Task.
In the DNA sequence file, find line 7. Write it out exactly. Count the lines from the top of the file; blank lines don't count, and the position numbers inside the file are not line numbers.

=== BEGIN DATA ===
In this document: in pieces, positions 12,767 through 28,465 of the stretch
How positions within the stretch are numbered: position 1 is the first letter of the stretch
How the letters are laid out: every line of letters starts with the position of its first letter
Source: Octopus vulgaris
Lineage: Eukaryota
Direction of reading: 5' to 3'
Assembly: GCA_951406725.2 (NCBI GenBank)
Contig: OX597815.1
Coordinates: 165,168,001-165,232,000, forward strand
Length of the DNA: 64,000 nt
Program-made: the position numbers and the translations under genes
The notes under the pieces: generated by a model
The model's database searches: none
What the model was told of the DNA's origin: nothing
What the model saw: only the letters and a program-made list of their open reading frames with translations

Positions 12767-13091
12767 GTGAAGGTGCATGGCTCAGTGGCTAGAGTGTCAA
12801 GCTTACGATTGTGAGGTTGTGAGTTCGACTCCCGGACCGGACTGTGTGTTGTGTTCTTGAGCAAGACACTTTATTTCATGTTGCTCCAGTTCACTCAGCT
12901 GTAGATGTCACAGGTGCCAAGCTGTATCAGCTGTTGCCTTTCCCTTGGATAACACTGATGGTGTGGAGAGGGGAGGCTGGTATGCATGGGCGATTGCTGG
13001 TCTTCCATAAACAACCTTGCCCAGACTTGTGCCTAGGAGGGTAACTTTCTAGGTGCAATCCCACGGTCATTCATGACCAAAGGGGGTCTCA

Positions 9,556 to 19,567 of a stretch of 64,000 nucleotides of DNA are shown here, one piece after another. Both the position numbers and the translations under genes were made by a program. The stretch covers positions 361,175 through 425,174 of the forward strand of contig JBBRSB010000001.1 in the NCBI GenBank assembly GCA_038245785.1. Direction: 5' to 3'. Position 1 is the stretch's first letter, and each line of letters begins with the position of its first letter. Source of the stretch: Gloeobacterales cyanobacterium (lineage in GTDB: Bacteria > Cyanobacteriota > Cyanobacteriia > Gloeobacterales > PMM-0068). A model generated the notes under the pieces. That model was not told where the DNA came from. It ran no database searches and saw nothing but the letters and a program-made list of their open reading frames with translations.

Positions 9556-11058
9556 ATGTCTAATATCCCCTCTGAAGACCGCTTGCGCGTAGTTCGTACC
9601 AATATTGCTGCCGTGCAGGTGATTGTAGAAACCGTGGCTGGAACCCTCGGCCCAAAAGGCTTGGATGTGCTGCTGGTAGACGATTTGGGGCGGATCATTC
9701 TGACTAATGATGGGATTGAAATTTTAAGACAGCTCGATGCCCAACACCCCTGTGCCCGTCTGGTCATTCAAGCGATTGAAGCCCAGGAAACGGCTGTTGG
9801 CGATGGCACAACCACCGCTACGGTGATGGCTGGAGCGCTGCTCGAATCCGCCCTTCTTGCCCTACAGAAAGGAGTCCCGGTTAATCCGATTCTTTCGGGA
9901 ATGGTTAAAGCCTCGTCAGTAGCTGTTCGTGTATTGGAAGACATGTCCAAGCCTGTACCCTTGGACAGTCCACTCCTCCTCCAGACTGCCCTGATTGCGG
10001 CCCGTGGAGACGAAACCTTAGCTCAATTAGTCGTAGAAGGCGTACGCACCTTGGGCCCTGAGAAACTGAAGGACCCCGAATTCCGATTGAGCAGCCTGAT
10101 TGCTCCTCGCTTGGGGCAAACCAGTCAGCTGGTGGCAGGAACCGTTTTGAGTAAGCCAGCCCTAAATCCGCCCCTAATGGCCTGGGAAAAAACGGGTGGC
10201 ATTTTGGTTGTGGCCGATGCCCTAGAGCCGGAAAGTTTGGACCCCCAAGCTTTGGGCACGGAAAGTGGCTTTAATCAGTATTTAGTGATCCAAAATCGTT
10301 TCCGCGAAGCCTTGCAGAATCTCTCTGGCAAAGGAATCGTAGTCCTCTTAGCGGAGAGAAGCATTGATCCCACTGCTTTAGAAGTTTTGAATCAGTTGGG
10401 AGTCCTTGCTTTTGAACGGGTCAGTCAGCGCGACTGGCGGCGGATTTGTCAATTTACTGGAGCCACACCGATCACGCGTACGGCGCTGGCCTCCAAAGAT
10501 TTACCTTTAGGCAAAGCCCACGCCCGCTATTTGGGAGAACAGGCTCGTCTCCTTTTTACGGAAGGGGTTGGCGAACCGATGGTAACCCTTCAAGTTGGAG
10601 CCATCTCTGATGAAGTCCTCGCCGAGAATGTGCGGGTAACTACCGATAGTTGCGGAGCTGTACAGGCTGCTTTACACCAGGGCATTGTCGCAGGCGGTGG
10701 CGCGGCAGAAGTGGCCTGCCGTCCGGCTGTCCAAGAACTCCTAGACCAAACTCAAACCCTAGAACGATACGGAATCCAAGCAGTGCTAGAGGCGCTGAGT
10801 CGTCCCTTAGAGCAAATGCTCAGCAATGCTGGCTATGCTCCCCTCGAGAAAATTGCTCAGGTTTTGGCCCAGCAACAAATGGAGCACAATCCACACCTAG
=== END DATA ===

Assembly: GCA_951406725.2 (NCBI GenBank)